5.
Barry, T. N. and S. J. Duncan. 1984. The role of condensed tannins in the nutritional value of L. pedunculatus for sheep. 1. Voluntary intake, Br. J. Nutr. 51:485-491. crossref(new window)

6.
Barry, T. N. and T. R. Manley. 1984. The role of condensed tannins in the nutritional value of L. pedunculatus for sheep. 2. Quantitative digestion of carbohydrates and proteins. Br. J. Nutr. 51:493-504. crossref(new window)

7.
Barry, T. N., M. D. McNeill and W. C. McNabb. 2001. Plant secondary compounds; their impact on nutritive value and upon animal production. In: Proceedings of the XIX International Grassland Congress. Brazilian Society of Animal Husbandry, Piracicaba., pp. 445-452.

8.
Bhargava, P. K. and E. R. Orskov. 1987. Manual for the use of nylon bag technique in the evaluation of foodstuffs. Rowett Research Institute, UK.

9.
Chen, X. B., J. D. F. Mathieson, Dev. Hovell and P. J. Reeds. 1990. Measurement of purine derivatives in urine of ruminants using automated methods. J. Sci. Food Agric. 53:23-33. crossref(new window)

10.
Dawra, R. K., H. P. S. Makkar and B. Singh. 1988. Protein binding capacity of microquantities of tannins. Anal. Biochem. 170:50- 53. crossref(new window)

11.
Evaitayani, L., A. Warly, A. Fariani, T. Ichinohe and T. Fujihara 2004. Study on nutritive value of tropical forages in North Sumatra, Indonesia. Asian-Aust. J. Anim. Sci. 17:1518-1523.

12.
Faichney, G. J. and G. A. White. 1983. Methods for the analysis of feeds eaten by ruminants. CSIRO, Australia.

13.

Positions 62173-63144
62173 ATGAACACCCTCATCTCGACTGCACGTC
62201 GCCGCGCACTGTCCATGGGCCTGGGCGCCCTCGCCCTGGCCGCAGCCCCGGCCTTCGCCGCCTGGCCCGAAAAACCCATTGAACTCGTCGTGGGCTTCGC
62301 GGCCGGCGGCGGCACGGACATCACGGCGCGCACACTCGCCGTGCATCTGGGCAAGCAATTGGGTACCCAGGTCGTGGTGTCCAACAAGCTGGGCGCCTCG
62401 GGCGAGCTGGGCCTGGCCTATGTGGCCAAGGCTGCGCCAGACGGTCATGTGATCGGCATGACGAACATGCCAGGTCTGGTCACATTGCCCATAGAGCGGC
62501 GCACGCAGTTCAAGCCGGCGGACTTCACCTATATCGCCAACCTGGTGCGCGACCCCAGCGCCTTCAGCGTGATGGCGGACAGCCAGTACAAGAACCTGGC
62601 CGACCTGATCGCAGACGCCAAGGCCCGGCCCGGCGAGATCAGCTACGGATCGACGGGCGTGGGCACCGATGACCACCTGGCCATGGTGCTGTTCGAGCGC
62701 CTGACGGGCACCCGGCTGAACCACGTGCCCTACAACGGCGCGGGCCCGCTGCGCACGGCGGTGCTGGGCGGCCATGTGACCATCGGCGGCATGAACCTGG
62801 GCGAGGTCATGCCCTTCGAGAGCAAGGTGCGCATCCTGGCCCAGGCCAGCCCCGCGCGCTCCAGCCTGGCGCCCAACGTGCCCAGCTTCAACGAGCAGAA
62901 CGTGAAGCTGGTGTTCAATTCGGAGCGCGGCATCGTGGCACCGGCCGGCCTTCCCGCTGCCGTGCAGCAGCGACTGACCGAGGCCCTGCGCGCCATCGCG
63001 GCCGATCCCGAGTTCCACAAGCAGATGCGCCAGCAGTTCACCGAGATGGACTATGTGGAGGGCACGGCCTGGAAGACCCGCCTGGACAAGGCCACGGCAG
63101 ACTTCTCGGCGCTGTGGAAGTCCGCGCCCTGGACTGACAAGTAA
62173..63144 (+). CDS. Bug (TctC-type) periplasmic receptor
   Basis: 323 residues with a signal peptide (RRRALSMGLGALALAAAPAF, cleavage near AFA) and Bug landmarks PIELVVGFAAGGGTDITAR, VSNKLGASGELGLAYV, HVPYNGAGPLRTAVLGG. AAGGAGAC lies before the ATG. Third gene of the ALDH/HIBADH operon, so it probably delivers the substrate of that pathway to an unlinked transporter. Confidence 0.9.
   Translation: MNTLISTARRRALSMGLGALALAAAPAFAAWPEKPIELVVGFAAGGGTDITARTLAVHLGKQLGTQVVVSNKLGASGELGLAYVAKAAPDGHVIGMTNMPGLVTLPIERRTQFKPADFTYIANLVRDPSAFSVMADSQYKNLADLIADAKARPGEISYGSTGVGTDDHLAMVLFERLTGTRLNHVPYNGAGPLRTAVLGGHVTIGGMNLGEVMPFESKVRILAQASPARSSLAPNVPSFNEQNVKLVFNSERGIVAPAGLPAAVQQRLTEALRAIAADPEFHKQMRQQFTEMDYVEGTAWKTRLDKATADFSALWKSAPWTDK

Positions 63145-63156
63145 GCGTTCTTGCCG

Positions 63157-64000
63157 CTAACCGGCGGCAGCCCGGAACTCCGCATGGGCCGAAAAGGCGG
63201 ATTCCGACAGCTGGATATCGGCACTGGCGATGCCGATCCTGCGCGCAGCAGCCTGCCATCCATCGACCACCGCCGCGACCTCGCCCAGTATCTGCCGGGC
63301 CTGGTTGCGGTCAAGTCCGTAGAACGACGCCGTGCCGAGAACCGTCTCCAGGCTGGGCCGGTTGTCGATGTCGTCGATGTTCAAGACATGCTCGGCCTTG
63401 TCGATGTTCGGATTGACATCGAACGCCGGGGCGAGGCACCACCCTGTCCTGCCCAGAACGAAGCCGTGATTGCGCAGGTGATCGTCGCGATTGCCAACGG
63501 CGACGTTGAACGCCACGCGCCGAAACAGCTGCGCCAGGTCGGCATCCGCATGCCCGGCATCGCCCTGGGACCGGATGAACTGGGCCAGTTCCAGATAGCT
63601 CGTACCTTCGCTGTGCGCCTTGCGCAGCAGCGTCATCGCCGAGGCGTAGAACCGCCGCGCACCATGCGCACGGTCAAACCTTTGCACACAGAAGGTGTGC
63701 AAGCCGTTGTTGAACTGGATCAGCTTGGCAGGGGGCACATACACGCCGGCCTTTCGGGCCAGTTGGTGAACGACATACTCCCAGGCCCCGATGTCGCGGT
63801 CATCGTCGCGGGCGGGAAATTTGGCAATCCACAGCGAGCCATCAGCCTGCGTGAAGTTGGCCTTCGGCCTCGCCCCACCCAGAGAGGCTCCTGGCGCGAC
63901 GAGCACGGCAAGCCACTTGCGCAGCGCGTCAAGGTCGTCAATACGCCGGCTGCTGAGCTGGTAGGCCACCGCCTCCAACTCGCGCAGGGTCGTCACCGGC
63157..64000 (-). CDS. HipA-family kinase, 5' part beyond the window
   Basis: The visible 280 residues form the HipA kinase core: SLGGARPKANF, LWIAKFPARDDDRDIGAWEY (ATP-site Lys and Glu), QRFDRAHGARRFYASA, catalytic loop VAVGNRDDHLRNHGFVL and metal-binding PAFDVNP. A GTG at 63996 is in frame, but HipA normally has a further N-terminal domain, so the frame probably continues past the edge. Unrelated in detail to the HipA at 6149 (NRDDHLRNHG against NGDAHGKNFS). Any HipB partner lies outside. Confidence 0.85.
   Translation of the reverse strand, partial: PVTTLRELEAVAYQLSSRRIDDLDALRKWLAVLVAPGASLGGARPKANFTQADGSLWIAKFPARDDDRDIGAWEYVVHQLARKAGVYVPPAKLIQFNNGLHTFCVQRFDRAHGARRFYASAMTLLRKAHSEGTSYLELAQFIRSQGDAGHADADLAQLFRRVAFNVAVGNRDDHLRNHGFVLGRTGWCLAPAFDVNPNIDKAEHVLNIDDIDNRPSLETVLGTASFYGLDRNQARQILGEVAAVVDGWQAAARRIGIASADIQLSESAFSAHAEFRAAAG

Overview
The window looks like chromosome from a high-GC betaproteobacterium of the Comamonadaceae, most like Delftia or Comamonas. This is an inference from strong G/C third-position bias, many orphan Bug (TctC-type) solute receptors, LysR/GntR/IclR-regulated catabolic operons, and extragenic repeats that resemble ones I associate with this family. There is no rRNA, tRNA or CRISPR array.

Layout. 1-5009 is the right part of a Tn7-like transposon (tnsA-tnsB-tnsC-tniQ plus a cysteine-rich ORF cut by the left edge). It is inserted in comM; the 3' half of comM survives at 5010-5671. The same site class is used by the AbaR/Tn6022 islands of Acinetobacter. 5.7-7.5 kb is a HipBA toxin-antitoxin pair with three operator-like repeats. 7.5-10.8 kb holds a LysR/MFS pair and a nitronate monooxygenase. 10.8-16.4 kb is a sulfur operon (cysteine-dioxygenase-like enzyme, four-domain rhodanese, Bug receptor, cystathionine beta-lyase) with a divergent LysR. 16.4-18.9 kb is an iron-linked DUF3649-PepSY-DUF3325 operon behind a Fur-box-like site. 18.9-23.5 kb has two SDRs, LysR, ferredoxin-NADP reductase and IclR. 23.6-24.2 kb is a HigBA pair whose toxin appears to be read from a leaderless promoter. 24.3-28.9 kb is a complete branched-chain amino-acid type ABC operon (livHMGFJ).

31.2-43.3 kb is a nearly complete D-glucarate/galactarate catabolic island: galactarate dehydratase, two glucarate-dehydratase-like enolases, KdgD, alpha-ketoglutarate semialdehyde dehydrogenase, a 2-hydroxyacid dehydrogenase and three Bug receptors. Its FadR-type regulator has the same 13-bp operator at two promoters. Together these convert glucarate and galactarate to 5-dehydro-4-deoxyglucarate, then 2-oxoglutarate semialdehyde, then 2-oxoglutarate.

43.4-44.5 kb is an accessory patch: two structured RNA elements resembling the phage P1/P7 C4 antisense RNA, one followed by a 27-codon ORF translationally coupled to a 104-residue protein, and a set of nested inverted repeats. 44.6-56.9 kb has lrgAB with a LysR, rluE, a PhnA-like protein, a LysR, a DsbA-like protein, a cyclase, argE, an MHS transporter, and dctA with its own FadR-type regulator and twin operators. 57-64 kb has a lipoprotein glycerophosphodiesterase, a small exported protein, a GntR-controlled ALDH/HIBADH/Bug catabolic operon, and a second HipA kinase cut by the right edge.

Hagerman, A. E. 1987. Radial diffusion method for determining tannins in plant extracts. J. Chem. Ecol. 13:437-449. crossref(new window)

14.
Hagerman, A. E., M. E. Rice and N. T. Ritchard. 1998. Mechanisms of protein precipitation for two tannins, pentagalloyl glucose and epicatechin(16) (4>8) catechin (procyanidin). J. Agric. Food Chem. 46:2590-2595. crossref(new window)

15.
Inoue, H. and A. E. Hagerman. 1988. Determination of gallotannins with rhodanine. Anal. Biochem. 169:363-369. crossref(new window)

16.
IAEA. 1997. Estimation of rumen microbial protein production from purine derivatives in urine. A Laboratory Manual. International Atomic Energy Agency Technical Document, IAEA-TECDOC-945, pp. 15-37.

17.
Kumar, R. 1992. Anti-nutritional factors, the potential risks of toxicity and methods to alleviate them. In: Legume trees and other fodder trees as protein sources for livestock (Ed. A. Speedy and P. L. Pugliese) FAO Animal Production and Health Paper 102. Food and Agriculture Organisation of the United Nations, Rome.

18.
Lawry, J. B. 1990. Toxic factors and problems: Methods of alleviating them in animals. In: Shrubs and Tree fodders for Farm (Ed. C. Devendra). IDRC, Canada, pp. 76-88.

19.
Makkar, H. P. S. 2003. Effects and fate of tannins in ruminant animals, adaptation to tannins, and strategies to overcome detrimental effects of feeding tannin-rich feeds. Small Rum. Res. 49:241-256.

20.
Makkar, H. P. S., R. K. Dawra and B. Singh. 1988. Determination of both tannin and protein in a tannin-protein complex. J. Agric. Food Chem. 36:523-525. crossref(new window)

21.
Makkar, H. P. S., K. D. Rajinder and B. Singh. 1991. Tannin levels in leaves of some Oak species at different stages of maturity. J. Sci. Food Agric. 54:513-519. crossref(new window)

22.
Makkar, H. P. S., M. Bluemmel, N. K. Borowy and K. Becker. 1993. Gravimetric determination of tannins and their correlations with chemical and protein precipitation methods. J. Sci. Food Agric. 61:161-165. crossref(new window)

23.
Makkar, H. P. S., M. Blummel and K. Becker. 1995. Formation of complexes between polyvinylpyrrolidone and polyethylene glycol with tannins and their implications in gas production and true digestibility in in vitro techniques. Br. J. Nutr. 73:897- 913. crossref(new window)

24.
Makkar, H. P. S. and K. Becker. 1996. A bioassay for phenols (Tannins). Polyphenols Communications, Bordeaux (France), 96:15-18.

25.